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Current Edition

Volume 26, Number 4, 2015

Contents

Editorial - After Leveson 3


Not finally... 5
Jane Fae explores confected outrage
Robin Lustig asks what Twitter means
Michael White recalls a more repressed society
Paul Donovan watches the return of the left
Roger Alton loves News at Ten


Eamonn McCabe - The power of pictures 17


BBC SPECIAL
Steve Barnett - BBC under attack 22

Roger Mosey - A lack of imagination 27

Chris Moore - Too many chiefs 30

Ivor Gaber - The Lime Grove strike 34


Joanne Butcher - The drive for diversity 40

Tom Leonard - Shooting stories in the USA 45

Daniel Tudor - Rise of the ad blockers 51

John Illman - Specialist skills? 56

Javier Luque Martinez - Journalists under cyber attack 61


BOOK REVIEWS
Roger Alton admires Richard Desmond 67
Greg Dyke investigates John Freeman 69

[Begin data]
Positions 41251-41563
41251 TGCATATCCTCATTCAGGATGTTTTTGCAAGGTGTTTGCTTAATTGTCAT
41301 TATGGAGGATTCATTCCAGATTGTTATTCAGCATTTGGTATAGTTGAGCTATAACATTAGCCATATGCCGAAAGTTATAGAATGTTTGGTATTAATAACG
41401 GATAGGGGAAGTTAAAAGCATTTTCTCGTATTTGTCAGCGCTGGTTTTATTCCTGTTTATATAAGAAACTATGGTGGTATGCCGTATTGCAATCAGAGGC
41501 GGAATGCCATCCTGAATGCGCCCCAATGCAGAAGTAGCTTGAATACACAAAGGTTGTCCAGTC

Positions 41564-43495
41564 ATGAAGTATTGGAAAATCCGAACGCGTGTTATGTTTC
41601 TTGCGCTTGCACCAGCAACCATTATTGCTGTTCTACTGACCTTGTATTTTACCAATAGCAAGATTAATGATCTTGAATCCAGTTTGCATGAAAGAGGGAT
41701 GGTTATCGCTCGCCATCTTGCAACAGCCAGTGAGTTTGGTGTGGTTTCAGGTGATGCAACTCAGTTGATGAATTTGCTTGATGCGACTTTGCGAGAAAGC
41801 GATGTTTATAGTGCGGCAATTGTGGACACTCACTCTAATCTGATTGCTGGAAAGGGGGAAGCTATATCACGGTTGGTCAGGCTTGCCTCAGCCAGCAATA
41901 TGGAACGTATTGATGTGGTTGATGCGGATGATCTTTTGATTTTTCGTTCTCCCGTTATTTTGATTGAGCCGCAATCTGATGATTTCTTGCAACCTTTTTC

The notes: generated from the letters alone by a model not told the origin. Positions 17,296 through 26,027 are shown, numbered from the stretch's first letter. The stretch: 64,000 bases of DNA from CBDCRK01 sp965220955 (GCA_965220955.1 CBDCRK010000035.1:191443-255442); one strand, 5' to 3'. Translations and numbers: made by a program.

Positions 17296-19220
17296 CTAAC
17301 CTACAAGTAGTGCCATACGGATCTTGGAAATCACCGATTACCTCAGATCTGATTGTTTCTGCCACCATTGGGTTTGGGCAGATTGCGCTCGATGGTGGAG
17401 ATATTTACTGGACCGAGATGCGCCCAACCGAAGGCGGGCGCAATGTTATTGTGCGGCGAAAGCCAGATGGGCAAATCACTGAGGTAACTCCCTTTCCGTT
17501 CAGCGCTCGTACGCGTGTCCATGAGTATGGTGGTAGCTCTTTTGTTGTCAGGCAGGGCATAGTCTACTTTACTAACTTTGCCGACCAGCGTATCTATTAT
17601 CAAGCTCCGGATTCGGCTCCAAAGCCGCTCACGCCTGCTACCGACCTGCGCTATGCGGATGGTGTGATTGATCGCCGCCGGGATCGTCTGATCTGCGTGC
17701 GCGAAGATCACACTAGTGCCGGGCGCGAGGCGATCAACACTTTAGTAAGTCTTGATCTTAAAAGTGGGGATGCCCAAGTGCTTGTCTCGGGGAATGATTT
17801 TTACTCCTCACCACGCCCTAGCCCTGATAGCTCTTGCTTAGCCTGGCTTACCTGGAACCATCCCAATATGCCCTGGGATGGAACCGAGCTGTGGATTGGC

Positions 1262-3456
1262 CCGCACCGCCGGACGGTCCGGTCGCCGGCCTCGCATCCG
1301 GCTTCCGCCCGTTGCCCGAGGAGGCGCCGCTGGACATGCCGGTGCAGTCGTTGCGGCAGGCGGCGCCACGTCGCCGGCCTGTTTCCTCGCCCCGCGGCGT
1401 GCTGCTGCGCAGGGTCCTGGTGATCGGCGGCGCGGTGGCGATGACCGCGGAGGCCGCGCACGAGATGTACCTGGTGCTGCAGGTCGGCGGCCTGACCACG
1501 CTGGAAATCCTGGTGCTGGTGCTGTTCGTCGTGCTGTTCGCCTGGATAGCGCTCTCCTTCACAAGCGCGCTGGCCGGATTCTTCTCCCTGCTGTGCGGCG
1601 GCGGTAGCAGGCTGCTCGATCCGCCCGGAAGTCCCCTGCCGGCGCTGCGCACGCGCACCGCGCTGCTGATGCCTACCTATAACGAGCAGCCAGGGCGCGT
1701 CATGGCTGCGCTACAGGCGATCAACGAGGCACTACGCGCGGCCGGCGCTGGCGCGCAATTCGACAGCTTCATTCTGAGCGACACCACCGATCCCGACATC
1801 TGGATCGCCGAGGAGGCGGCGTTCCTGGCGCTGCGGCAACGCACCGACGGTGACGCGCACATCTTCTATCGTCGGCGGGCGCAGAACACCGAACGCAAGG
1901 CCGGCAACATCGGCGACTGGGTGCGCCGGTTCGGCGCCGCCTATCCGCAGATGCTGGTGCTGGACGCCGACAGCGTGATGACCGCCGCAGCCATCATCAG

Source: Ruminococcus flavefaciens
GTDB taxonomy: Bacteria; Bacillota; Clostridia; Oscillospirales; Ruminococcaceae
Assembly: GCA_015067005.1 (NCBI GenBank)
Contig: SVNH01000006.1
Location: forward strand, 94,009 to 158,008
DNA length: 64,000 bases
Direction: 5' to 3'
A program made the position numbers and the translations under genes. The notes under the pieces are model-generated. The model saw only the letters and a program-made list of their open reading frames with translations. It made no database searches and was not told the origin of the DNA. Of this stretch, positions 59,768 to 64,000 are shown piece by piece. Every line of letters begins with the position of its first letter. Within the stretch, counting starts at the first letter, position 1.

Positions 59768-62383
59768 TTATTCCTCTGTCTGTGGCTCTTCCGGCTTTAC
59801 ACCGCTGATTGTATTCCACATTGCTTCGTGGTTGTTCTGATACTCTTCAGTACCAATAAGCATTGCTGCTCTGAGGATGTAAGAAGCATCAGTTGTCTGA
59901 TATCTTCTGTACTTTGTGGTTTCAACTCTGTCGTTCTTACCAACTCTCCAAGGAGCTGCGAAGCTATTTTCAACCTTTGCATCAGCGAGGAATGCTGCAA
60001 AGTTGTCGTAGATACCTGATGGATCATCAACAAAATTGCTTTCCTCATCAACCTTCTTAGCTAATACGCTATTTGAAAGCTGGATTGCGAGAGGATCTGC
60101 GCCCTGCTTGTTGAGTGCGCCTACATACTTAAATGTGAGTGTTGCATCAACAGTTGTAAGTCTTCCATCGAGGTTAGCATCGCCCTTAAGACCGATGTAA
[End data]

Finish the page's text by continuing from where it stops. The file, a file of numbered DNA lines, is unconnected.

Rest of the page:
Julia Langdon recites her Election A – Z 71
Jemima Kiss explores digital innovators 73
Sarah Whitehead seeks freedom of information 75
Bill Hagerty realises proprietors were always mad 78


Quotes of the Quarter 33
The way we were 60
Twitterwatch 38



 

Editorial: After Leveson
News International is rebranded News UK, Rebekah Brooks is restored to the throne, journalists have walked free. If the mighty battle that has been raging over the last four years is fizzling out, what has the war been for?

Why we press the shutter
Eamonn McCabe
Images of tragedy can change the world, but we must always question whether it’s right to print them, says an award-winning photographer.

Ever thought of journalism?
Joanne Butcher
How do we tackle the middle-class monopoly in media? By encouraging diversity, says the head of a UK training body.

The American way of death
Tom Leonard
The US media scramble to report every gun massacre, but fail to ask the big question, says a British US correspondent.

No such thing as a free story
Daniel Tudor
When people refused to pay for news online, publishers turned to advertising revenue. But what happens when readers kill the ads?